Thursday, 10 May 2018

Wind storm productivity

The windstorm blew through our area, knocking down trees, hydro poles and creating a mess.   After a brief shudder in the electrical system, it all shut down.  We were lucky in that we were without power for just less than 30 hours.   I had someone ask me what we did and how did we survive?   Well, mainly, once the wind had died down, we went outside.   Wood was split.  Wood was stacked.   Branches were picked up.  Sticks were raked.   A quick run into town to get more gas for the generator which keeps our sump pumps running, also resulted in brunch at a fast food restaurant with wifi, so I could check my FOOL event email.   I was surprised at how many people had their tablets out while we were there.  

 Finally, tiring from yard work, I dragged out a bit of fibre that I had dyed two winters ago and only got part of it spun up.   I started spinning the rest.  I realized that I hadn't divided it into two, so when I started on the second bobbin, I made sure to use one with the same finish as the first.  Then when I was almost done, I weighed them both and divided the last of the sliver so that they equaled the same.   I was off by a couple of partial grams, but in the end that resulted in one bobbin having 2 yards more than the other, so I wasn't upset about that at all.    I plied them together, but with the busy day with yard work, I was literally falling asleep while plying.  I had to force myself to stay awake so that the cats wouldn't demolish the yarn from the Lazy Kate to the wheel.   Once it was done, I soaked it for a bit and set it to dry.  The next morning I took a good look at it and was pleasantly surprised.   Half of the yarn was spun by task light and candle light, in the near dark.   I was expecting some very noticeable inconsistency, but nope, you cannot tell that this was half spun in the dark!  Yay Me!

I love hyacinths.  I love how they look and especially the scent.    I like to take my tea and my spinning wheel or banjo out on a warm, still, spring day and watch the leaves grow while the scent of hyacinths lingers in the air.    We've had nothing but windy days so far this spring.   I've scented the flowers once, when I was on the ground taking this photo.   I fear that with the way the flowers are popping up and speeding through their growth cycle, as if to make up for this year's lingering winter, I shan't get to have my day bathed in hyacinth scent.  

Yes I realize that this photo is on a weird angle.  Just as a warning, don't get down low to take a photo when the chooks are about.  They are curious birds and like to know what you are doing.   They will walk on you, peck you gently or not so gently and generally just get up close and personal trying to figure out what you are doing, trying to slither on your belly to get that perfect shot, which won't be so perfect in the end, when you jump out of the way of Ms. Curious Hen.  (They poop indiscriminately too, so watch out for that as well)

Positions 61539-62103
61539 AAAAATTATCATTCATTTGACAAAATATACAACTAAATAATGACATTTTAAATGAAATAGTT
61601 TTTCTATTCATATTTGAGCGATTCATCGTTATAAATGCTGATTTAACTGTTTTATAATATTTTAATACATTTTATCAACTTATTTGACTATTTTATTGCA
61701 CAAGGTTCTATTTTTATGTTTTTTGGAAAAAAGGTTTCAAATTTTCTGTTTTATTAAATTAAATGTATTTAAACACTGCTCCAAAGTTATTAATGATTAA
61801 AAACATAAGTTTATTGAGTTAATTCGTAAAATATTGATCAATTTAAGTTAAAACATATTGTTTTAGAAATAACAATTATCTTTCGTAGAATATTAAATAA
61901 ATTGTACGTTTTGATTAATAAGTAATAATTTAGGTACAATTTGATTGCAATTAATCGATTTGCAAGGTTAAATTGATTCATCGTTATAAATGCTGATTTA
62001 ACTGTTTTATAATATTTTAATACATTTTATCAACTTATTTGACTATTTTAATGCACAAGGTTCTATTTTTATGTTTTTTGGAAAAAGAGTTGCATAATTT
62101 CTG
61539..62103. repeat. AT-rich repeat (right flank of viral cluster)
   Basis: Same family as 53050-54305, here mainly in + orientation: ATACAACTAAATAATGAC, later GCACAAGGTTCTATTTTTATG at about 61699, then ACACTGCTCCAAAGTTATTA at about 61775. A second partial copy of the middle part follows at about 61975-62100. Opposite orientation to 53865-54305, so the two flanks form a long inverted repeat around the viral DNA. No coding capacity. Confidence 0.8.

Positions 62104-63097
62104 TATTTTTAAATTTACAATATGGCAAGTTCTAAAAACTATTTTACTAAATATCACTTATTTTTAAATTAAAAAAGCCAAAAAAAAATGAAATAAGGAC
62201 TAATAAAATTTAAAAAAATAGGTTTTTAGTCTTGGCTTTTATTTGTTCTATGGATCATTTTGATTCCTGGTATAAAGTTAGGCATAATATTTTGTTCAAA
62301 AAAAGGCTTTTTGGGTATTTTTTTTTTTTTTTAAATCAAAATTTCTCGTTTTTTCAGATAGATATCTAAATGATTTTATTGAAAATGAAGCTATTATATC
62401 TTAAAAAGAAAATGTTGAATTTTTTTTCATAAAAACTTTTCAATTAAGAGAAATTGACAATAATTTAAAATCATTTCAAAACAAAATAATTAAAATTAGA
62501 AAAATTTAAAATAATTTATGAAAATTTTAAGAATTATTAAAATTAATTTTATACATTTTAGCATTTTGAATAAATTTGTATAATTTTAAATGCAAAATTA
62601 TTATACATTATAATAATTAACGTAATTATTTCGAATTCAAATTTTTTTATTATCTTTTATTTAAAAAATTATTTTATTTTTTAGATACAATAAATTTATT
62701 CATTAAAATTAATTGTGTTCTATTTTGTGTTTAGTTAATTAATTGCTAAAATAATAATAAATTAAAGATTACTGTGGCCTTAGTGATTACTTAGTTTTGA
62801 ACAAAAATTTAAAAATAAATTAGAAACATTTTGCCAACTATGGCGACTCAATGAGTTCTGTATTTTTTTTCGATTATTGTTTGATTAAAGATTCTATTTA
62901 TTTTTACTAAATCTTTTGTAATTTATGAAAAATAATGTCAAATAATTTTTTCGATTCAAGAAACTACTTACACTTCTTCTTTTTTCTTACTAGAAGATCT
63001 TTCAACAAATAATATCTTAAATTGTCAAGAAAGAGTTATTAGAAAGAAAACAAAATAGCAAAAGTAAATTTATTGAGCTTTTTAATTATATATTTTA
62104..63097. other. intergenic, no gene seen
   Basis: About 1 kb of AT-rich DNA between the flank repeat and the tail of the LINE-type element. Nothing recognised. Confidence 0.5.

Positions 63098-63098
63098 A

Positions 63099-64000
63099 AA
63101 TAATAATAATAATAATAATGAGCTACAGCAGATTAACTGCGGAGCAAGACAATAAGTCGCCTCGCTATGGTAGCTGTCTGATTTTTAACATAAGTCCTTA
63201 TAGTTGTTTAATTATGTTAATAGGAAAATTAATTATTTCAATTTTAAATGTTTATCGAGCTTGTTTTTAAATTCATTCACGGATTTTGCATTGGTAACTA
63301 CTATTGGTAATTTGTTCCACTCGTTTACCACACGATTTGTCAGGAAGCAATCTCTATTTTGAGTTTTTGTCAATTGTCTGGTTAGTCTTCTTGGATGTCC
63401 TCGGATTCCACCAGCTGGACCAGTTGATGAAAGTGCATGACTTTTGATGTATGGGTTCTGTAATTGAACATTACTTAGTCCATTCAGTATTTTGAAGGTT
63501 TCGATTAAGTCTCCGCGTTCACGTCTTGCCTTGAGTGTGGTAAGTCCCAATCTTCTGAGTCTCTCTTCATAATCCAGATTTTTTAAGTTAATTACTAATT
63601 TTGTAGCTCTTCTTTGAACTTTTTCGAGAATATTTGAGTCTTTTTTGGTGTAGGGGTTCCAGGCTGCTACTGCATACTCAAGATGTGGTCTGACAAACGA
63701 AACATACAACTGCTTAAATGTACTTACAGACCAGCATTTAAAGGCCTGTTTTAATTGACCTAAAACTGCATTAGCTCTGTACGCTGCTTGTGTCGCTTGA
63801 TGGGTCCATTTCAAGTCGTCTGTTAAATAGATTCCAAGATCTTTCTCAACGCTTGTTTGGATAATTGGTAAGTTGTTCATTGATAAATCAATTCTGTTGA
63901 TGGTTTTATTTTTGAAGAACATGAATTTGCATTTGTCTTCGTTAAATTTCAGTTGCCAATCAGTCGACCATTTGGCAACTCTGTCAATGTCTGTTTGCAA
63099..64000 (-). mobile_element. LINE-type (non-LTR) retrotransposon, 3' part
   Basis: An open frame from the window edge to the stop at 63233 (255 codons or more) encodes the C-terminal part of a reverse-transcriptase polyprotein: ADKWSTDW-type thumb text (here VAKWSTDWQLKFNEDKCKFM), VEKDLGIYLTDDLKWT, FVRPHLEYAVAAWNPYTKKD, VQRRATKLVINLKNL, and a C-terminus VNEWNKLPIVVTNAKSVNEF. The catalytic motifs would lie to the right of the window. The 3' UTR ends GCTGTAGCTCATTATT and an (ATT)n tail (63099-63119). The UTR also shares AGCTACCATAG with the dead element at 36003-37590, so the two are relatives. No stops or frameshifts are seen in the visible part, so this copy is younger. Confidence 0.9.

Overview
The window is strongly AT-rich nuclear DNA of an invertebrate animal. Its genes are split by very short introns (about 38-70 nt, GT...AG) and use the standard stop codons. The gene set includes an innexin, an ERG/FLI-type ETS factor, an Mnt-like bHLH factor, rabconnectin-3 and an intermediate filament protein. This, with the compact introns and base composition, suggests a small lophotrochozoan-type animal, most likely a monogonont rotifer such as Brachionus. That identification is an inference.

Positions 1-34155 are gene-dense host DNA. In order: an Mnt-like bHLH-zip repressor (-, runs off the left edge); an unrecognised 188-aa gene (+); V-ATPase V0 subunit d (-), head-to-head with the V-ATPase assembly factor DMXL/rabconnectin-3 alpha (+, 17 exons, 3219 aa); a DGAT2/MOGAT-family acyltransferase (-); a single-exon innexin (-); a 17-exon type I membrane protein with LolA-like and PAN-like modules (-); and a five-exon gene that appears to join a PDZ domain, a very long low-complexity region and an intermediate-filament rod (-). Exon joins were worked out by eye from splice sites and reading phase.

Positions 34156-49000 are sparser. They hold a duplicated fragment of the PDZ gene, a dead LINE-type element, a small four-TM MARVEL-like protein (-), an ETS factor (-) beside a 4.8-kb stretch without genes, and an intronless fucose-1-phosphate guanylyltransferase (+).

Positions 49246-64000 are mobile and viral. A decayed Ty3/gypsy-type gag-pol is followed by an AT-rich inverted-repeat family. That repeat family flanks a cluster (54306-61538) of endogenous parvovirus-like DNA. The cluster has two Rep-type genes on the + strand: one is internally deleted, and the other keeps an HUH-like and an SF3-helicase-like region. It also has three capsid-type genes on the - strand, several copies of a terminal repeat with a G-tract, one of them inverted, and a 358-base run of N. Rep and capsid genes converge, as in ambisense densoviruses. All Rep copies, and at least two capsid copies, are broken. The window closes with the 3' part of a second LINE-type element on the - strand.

Woolly Bits said...

maybe the chicks think you're looking for the worms they want?:) I like hyazinths as well, but mine are all gone for the year now. and I can only keep them in pots in the patio area, "free" in the garden the wind just blows the heavy flower heads off:( and even though I do like the scent - the one kept in the kitchen was sometimes too heady to be enjoyable! same for the choisya in bloom. it's ok outside, but inside a fairly warm porch the scent was overwhelming to put it kindly (it was so strong that it smelled as if one of the dogs had peed inside - but they didn't!)
I wouldn't get bored without electricity either, but I would be worried about my freezer contents! luckily so far our power outages haven't been that long...
btw - your madder seeds are popping out nicely now! soon I'll have to re-pot them, the first real leaves are starting to show! now to keep them safe from overbusy male hands....:)

Nina said...

I'm happy the Madder seed is doing well. My madder patch is just starting to come up in the garden. I'm going to have fresh Woad seed too, if I can keep my sweetie from tilling them under when he does the garden this year. He does enjoy doing a thorough job ploughing up the garden beds for sure!

Sharon said...

We had a lot of wind when we lived in the Nevada high desert with subsequent power outages. I know of what you speak and have done some some of that kind of spinning myself. And then were the evenings with headlamps, reading until our books until bedtime. I never considered it a hardship, just part of the price for living in a beautiful place. I love how your yarn turned out.